Fatigue May Be Most Under-recognized, Undertreated Cancer-related Symptom

March 1, 1997

NEW YORK--Fatigue is a significant problem experienced by the vast majority of cancer patients--and also the most under-recognized and under-treated symptom, Barbara F. Piper, DNsc, RN, OCN, told Oncology News International in a telephone interview.

NEW YORK--Fatigue is a significant problem experienced by the vast majorityof cancer patients--and also the most under-recognized and under-treatedsymptom, Barbara F. Piper, DNsc, RN, OCN, told Oncology News Internationalin a telephone interview.

In a separate interview, William Breitbart, MD, of Memorial Sloan-Kettering,explained that fatigue may be mistaken for depression and treated inappropriately.

Dr. Piper, associate professor of nursing, University of Nebraska MedicalCenter, Omaha, stressed that cancer-related fatigue is not a 'trivial'symptom without serious sequelae.

Psychological studies have found that cancer patients experiencing fatigueare significantly more functionally impaired, depressed, distressed, andhopeless than patients without fatigue, and are more likely to have thoughtsof suicide.

Moreover, she pointed out, three retrospective clinical studies in patientswith malignant melanoma, lung cancer, and breast cancer suggest that highfatigue levels at diagnosis may be predictive of poor treatment responseand poor long-term outcome.

"Cancer-related fatigue is multicausal and multidimensional,"Dr. Piper said, adding to the difficulty in assessing and treating theproblem. She has developed the Piper Fatigue Scale, which condenses thedimensions of fatigue into four sub-scales: affective meaning, sensory,cognitive/mood, and behavioral/severity.

This scale is being used at several major cancer centers to help physicians,nurses, and psychosocial health care personnel assess the causes and intensityof their patients' fatigue as a rational basis for treatment.

Dr. Piper pointed out that functional impairment--difficulties in performingvirtually all daily activities (dressing, showering, walking, housekeeping,talking, concentrating, decision making, working)--is a common and distressingphysical manifestation of cancer-related fatigue.

Functional impairment can lead to manifestations of emotional distress,ranging from anxiety and feelings of hopelessness to behavioral changes,depression, and even self-destructive ideation, she said.

Patients with newly diagnosed early-stage breast cancer often have moresevere fatigue than those with recurrent disease, she said, possibly becausenewly diagnosed patients have not yet learned the skills for coping withthe emotional stress of a cancer diagnosis, with treatment-associated fatigue,and with the prospect of potential disease recurrence.

The Sixth Vital Sign?

Dr. Piper proposed that fatigue should be incorporated into every medicalhistory and physical exam as the sixth vital sign. "Often," shesaid, "the cancer patient will not volunteer fatigue symptoms, feelingthat the physician or health care provider should not be bothered with'trivia.'"

She urged physicians and nurses to bring the question out into the open,"regardless of whether or not your patient complains of fatigue orappears fatigued. Tell your patient that fatigue is important and thatyou are interested in assessing and validating it."

Medical causes of fatigue must be treated before other dimensions offatigue can be assessed and addressed. Dr. Piper pointed out that the frequencyand intensity of fatigue may be affected by a number of medical conditions(Table 1).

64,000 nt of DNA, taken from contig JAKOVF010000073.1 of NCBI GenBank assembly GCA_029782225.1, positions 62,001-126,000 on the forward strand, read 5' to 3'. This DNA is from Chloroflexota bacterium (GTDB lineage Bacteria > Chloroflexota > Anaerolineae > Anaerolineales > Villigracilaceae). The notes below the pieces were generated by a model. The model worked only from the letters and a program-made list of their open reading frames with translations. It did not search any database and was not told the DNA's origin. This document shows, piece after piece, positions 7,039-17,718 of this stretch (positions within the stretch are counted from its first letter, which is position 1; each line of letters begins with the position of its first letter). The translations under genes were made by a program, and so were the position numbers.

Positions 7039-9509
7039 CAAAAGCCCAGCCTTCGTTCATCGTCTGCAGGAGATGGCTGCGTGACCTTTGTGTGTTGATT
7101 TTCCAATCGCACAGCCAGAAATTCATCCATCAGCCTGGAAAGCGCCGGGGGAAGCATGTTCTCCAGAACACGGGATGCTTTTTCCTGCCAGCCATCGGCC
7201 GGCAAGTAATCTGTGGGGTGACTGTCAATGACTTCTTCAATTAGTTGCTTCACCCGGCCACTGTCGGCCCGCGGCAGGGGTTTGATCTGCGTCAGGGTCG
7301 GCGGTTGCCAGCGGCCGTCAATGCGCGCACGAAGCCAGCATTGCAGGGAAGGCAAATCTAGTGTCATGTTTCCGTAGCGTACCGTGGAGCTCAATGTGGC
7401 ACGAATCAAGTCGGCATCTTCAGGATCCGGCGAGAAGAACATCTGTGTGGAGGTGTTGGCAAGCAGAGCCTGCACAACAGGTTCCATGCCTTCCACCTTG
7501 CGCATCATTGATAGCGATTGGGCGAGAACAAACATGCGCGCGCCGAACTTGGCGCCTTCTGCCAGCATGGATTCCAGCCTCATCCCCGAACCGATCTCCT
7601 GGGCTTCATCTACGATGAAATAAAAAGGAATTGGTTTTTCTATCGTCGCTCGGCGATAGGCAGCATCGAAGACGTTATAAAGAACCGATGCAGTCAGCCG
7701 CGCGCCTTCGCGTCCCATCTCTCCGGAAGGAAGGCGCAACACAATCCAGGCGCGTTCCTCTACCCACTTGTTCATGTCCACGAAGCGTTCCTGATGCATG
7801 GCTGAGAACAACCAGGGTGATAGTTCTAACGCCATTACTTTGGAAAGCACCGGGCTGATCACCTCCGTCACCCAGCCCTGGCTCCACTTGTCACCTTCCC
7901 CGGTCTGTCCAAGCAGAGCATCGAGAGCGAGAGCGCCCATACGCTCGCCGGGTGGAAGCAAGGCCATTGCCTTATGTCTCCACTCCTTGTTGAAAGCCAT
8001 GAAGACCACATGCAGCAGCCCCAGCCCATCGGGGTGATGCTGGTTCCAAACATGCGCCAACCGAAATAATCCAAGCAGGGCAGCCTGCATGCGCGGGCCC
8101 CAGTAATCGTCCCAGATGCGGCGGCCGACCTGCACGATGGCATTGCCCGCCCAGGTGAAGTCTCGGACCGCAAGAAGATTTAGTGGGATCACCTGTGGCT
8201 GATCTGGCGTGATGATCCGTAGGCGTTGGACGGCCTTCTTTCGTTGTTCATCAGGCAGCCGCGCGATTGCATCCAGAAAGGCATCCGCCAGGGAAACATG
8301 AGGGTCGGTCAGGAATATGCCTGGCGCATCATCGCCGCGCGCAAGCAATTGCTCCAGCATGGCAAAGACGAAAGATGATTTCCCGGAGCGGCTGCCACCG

TABLE 1: Medical Conditions That Are a PotentialCause of Cancer-Related Fatigue

"Treatment of these conditions such as with blood transfusions,erythropoietin, or nutritional supplements may improve hemoglobin levelsand tissue oxygenation status, thereby reducing fatigue and improving functionalability," Dr. Piper said.

Management of other treatment-related medical symptoms (eg, nausea,vomiting, diarrhea, neurologic pain) may also impact positively on fatigue,she said.

Many physicians consider cancer related fatigue to be a manifestationof clinical depression. Actually, however, cancer-related fatigue and clinicaldepression are two discrete syndromes,

William Breitbart, MD, said in a telephone interview. He is associateattending psychiatrist and chief of the Psychiatry Service at MemorialSloan-Kettering Cancer Center.

In a large-scale NIH-supported study, Dr. Breitbart has used seven differentscales to grade fatigue, physical distress, psychological distress, andperformance status in patients with AIDS who had severe fatigue.

He told Oncology News International that about half of his patientswho experienced severe fatigue had no measurable clinical depression. Evenin those patients who had both fatigue and clinical depression, he said,many severe fatigue items could not be accounted for by depression itemsin the scales.

Helping Patients Cope

The two investigators both emphasized that psychiatric and/or psychosocialcounseling as well as support groups can be very useful for helping thecancer patient cope with emotional stress, anxiety, conflict, depression,and social tension in the family and work environment. Dr. Piper addedthat self-help strategies (see Table 2) can do much to reduce cancer-relatedfatigue.

TABLE 2: Self-Help Strategies for Cancer PatientsWho Suffer From Fatigue

"Currently, physicians and HMOs are looking at the efficacy ofcancer therapy not only by objective response criteria but also by qualityof life indicators," Dr. Piper said. "Fatigue is certainly onesuch indicator, and should be included at least in the physical symptomlistings of quality of life instruments."